With the acquisition of High End by Barco a little over a year ago and Barco’s simultaneous release of the DML 1200, it’s clear who the leader in “digital lighting” will be for at least the next few years. However, it’s worth taking some time to talk about the other players in the field.

Robe’s introduction of the DigitalSpot 7000 DT is a good place to start. When I saw this unit at LDI, for a moment I mistook it for the High End DL3. I wondered briefly if I had gotten lost and wandered by the High End booth again. The cases are so similar they could have rolled off the same factory line. The only immediate difference is that the Robe has two panels of RGBW LEDs in the “vents” on either side of the lens where the DL3 has its camera and infrared illuminators. Their insides are similar too: both are based on 6500-lumen, LCDx3 projectors. Their internal media players are the only real defining characteristics, and even there we are talking about “different” features, not “better” ones: different file formats, different geometry tweaks, different layer modes and masks.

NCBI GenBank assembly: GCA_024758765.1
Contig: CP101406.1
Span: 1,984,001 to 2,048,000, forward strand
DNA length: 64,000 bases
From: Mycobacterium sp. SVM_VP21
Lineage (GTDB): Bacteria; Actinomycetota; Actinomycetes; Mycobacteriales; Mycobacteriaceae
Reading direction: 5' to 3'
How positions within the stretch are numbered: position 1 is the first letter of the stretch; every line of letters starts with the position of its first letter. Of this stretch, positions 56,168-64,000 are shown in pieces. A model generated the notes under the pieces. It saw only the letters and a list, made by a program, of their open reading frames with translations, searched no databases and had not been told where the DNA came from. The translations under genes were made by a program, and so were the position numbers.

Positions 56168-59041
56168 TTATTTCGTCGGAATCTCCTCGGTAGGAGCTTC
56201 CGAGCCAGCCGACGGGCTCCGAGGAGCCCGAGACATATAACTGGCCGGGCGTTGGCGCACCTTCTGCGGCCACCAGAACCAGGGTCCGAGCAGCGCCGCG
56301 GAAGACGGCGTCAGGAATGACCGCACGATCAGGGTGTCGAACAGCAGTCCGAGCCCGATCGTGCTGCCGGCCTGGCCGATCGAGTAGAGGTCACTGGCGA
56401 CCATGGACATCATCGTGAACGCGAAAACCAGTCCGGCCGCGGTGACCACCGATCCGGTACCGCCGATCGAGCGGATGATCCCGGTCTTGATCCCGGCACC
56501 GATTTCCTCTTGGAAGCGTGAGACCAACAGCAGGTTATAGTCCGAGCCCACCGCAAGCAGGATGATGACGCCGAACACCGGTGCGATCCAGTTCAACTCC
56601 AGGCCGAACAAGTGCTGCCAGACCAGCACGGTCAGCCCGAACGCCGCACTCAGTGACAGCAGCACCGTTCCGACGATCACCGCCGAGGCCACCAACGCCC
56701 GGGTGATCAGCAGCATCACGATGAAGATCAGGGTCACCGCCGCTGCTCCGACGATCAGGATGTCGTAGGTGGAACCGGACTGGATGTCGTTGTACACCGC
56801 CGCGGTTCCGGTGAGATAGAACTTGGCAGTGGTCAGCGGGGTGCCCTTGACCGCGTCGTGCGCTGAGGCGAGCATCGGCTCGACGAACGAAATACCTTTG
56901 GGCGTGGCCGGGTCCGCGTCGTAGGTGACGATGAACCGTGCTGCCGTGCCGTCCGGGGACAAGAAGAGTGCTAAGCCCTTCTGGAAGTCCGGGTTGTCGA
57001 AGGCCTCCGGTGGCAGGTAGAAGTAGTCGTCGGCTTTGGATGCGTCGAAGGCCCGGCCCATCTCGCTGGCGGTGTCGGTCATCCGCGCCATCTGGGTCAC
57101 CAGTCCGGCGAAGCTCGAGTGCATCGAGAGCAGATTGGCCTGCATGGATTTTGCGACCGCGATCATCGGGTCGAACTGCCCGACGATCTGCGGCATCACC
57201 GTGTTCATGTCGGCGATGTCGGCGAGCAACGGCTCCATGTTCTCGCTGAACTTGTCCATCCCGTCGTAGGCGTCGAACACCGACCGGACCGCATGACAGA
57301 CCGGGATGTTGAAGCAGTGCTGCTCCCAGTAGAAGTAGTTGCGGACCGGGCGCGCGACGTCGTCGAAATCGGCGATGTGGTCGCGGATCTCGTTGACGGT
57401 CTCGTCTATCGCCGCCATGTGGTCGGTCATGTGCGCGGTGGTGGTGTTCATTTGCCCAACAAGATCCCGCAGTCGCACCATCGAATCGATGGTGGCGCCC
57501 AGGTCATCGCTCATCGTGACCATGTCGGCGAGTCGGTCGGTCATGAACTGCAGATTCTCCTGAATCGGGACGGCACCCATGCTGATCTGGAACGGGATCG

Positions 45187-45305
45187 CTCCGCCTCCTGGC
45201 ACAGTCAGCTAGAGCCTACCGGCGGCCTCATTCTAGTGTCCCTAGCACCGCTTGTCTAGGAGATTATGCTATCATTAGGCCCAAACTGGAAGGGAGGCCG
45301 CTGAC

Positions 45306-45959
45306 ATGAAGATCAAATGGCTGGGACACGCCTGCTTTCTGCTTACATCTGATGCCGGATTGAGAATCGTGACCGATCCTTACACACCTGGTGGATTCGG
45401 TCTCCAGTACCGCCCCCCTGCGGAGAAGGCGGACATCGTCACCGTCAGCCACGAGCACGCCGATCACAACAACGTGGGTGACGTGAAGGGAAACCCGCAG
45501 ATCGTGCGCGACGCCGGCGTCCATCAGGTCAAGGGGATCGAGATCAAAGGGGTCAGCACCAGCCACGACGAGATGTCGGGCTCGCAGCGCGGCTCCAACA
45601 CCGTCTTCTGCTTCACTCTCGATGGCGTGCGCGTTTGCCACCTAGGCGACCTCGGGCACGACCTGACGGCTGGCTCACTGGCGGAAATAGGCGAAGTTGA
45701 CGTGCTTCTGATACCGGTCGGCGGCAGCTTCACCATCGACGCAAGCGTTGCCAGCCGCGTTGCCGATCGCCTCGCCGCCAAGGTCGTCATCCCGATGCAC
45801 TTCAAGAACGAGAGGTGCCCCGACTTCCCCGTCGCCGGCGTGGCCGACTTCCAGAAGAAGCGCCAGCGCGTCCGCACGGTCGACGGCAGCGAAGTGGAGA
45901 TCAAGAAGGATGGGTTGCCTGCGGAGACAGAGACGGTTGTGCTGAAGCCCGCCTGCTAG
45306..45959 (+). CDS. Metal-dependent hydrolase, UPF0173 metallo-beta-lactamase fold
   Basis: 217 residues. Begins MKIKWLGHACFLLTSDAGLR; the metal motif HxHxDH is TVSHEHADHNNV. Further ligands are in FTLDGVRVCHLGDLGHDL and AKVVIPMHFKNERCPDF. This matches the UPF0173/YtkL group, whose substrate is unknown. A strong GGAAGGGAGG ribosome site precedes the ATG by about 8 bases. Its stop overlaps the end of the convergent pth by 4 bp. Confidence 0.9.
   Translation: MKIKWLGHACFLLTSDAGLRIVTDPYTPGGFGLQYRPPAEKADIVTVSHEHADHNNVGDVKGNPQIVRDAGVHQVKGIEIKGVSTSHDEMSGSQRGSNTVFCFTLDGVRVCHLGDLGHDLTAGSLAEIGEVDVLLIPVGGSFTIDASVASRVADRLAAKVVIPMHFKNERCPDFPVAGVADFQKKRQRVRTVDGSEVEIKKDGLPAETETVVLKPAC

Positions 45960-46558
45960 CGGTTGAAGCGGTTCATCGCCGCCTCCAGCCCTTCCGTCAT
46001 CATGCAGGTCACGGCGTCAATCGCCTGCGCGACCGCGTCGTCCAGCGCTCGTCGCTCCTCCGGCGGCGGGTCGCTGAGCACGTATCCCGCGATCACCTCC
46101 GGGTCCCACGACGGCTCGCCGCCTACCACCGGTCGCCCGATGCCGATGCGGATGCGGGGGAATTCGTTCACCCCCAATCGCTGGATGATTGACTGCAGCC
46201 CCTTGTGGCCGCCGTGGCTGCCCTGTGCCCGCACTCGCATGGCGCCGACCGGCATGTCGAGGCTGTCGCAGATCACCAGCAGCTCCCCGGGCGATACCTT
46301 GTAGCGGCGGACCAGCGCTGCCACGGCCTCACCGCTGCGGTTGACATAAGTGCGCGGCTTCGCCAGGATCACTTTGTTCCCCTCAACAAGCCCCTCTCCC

So why go with the Robe? Why not? The RGBW LED color wash feature is an interesting touch and could be useful with some experimentation. My brief conversations with reps from both companies lead me to believe you could probably purchase the DigitalSpot for siginificantly less. And if you are looking for something less high end (pardon the pun), you can drop down to the DigitalSpot 3000 DT, with a much smaller profile and a 3000 lumen projector.

But this overwhelming similarity bugs me. With “digital lighting” as new a field as it is, I would have hoped that competing innovators would have struck out in new directions, especially considering the substantial lead Barco/High End have in the market. Where are the new features, the new ideas? How about a unit that knows where it is in space (or better yet senses where the surfaces are around it)? What about new ways to alter the physical shape of the field? Why are both these units built on aging LCD technology?

The simple choice to retain the moniker “digital lighting” might itself signify a limiting mindset. We’ve taken projectors and transformed them into “lights.” This synthesis has been good for lighting. Now when will it be good for projection?